Tag: billygoat

Substitute Thieves

“…And there she is!” Baby bear threw the covers back triumphantly. He jumped back as flames shot past his left ear, singeing the ends of his fur. There was a dragon in the bed.

The dragon stopped breathing fire and sat up. “Sorry about that,” he said, looking embarrassed. “You surprised me.”

“But who are you?” Baby bear narrowed his eyes. “And where is Goldilocks? Did you eat her?”

The dragon looked offended. “Of course not. She isn’t at all royal. I only eat princesses. Unless they get rescued, of course. Unfortunately, they always do. Mostly I just eat peanut butter sandwiches.” The dragon looked at the taller bears. “Who made the porridge? It was excellent. The serving in the little bowl was just right. Do you make granola? I would buy it by the barrel!”

“I hadn’t thought of granola,” Papa bear said. “Goldilocks likes porridge so much that I never make anything else.”

“I like granola too,” Mama bear said. “Maybe we could make some after the dragon leaves.”

“I’ll give you my number. Call me if you need a taste tester,” the dragon said, pulling a business card from his pocket and handing it to Papa bear.

“Guys, stop talking about granola. We need to find out what happened to Goldilocks!” Baby bear stomped his feet.

“Oh. Right.” The dragon got up and stretched. “Goldilocks ate some really old pease porridge and got sick. So, she called in some substitutes. She’ll be gone all week.”

Mama bear started making the bed. “Oh, the poor child. She never could resist good porridge. How old was it?”

“Nine days old. Can you believe it? I’m not sure how it lasted that long without being eaten.” The dragon smiled a wide, toothy smile. “Well, it was nice to meet you all, but I have an appointment with a princess.”

“Bye!” Mama and Papa bears waved happily at the departing dragon as he leaped from the window and flew away.

“Wasn’t he nice?” Mama bear said. “I wonder who will come tomorrow?”

“Let’s make some granola. Do you think we should add coconut?” Papa bear rubbed his paws together as he followed Mama bear down the stairs. “This will be fun.”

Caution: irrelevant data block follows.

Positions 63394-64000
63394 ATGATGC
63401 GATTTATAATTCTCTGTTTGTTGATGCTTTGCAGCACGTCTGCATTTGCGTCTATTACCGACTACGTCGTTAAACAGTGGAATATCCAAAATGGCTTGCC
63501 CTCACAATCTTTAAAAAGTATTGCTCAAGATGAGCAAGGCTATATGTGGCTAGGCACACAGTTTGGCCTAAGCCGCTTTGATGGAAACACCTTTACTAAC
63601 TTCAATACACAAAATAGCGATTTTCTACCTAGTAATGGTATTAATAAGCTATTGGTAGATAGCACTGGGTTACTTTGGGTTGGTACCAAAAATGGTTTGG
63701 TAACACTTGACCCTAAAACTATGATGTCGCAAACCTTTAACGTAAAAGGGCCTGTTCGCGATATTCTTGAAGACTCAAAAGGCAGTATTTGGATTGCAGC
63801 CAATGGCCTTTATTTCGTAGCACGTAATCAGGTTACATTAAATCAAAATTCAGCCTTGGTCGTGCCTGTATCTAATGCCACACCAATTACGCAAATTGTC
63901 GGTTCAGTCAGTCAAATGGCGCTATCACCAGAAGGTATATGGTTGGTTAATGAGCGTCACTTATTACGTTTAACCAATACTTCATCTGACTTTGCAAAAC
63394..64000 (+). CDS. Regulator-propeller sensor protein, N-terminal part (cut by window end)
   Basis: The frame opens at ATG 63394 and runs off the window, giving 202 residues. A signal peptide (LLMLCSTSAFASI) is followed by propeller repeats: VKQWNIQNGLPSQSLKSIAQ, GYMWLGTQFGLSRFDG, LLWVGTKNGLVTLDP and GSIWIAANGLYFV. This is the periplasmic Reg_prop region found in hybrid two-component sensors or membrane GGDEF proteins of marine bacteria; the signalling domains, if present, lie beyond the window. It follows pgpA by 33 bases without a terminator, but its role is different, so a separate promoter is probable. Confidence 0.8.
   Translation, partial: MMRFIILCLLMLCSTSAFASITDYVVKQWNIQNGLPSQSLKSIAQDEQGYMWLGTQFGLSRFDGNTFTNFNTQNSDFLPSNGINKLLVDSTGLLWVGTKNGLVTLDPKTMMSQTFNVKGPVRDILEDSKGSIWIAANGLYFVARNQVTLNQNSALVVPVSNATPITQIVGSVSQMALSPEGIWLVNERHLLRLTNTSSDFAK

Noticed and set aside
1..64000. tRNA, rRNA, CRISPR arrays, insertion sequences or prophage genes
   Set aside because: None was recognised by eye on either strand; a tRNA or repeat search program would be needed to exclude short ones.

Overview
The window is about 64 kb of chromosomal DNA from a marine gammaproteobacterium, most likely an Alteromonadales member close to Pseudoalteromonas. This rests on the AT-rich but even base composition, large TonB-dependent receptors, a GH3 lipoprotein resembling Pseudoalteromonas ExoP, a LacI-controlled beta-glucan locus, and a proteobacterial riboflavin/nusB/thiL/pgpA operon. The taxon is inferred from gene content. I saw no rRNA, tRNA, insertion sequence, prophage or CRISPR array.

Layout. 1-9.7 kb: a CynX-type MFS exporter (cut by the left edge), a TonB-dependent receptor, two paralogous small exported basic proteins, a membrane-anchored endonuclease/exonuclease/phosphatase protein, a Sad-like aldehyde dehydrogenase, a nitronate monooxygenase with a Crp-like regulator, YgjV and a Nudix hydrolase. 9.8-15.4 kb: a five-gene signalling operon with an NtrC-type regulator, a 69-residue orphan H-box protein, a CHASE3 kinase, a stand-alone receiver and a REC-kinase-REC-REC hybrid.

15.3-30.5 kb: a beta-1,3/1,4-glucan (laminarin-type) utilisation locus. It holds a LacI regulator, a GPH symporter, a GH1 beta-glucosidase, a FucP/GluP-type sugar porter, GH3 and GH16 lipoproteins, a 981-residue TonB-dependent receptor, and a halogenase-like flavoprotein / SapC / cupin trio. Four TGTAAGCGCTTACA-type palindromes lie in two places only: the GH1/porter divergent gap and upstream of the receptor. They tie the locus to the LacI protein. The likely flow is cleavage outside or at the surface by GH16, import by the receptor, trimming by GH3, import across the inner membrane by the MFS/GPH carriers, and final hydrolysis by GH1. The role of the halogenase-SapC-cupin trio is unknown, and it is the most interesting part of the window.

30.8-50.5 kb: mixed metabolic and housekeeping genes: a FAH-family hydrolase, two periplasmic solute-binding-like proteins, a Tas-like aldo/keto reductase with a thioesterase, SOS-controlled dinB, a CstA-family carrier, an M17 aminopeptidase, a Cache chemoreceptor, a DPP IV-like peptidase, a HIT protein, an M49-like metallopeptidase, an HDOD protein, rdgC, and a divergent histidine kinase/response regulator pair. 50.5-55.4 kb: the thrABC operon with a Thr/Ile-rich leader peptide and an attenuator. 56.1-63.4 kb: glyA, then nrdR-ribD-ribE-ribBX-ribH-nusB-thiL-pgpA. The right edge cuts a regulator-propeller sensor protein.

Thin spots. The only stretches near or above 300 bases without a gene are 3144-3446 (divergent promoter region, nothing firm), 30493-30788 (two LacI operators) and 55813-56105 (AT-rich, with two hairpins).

Baby bear rolled his eyes and followed them downstairs. “Let’s fix my chair first, or it will be broken tomorrow when the substitute comes, and then what will they do?”

The next morning, after the usual walk and subsequent discovery of missing granola and broken furniture, Baby bear threw the covers on his bed back a little more cautiously than usual. “…And there…is a goat?”

The goat stood up on the bed and tossed back his horns. “That’s right, it is I, the littlest billy goat Gruff!”

“Nice to meet you,” Mama bear said. “But please don’t stand on the furniture.”

“Sorry about that,” the goat said, hopping off the bed. “I guess I was more nervous than I thought. Do you have any trolls you need me to toss around?”

“Nope,” Papa bear said. “But we have a barrel of granola in the kitchen.”

“I wouldn’t mind more. The granola in the littlest bowl was just right. It would only be better if I had an apple to eat with it.”

Baby bear pointed out the window. “That’s an apple tree right there. Have as many apples as you’d like.”

“Really? I’ll take a few with me, then. I’m meeting my brothers at a bridge on the other side of the valley. The grass is greener there, you know.” The goat jumped from the window into the tree and stuffed his pockets full of apples before jumping down and trit-trotting away.

The rest of the week was just as strange. There was a princess who pricked her finger on a fork and fell asleep at the table. She didn’t wake up until they put a pea under the chair cushion. She left complaining about bruises.

Then there were the seven grumpy little men who were crowded on the little bed when the bears got home. They were still hungry after splitting the three bowls of granola. “We were promised breakfast, and we won’t leave until we get some so bring it right here,” one of them said. When they finally left, Baby bear’s bed was full of crumbs.

On Friday, there was no one in the bed, but there was a mermaid in the bathtub. “I ran out of magic potion,” she told them. “Do you have any?” The bears did not have any magic potion, but the witch next door had some so the mermaid was able to leave. “I’m sorry I didn’t get a chance to break the chair or sleep in your bed,” she told Baby bear.

“That’s okay,” Baby bear said. “Some days are like that.”

On Monday, Baby bear threw the covers back. “…And there she is! Hey, it really is her.” Goldilocks was back.

“It’s me,” she said. “But where was the porridge? I don’t really like granola, you know.”

“Sorry,” Papa bear said. “We made more than expected. But, I know someone who might like it. We’ll be back to porridge tomorrow.”

“Good. Well, time to go,” Goldilocks said. She jumped out the window and ran away.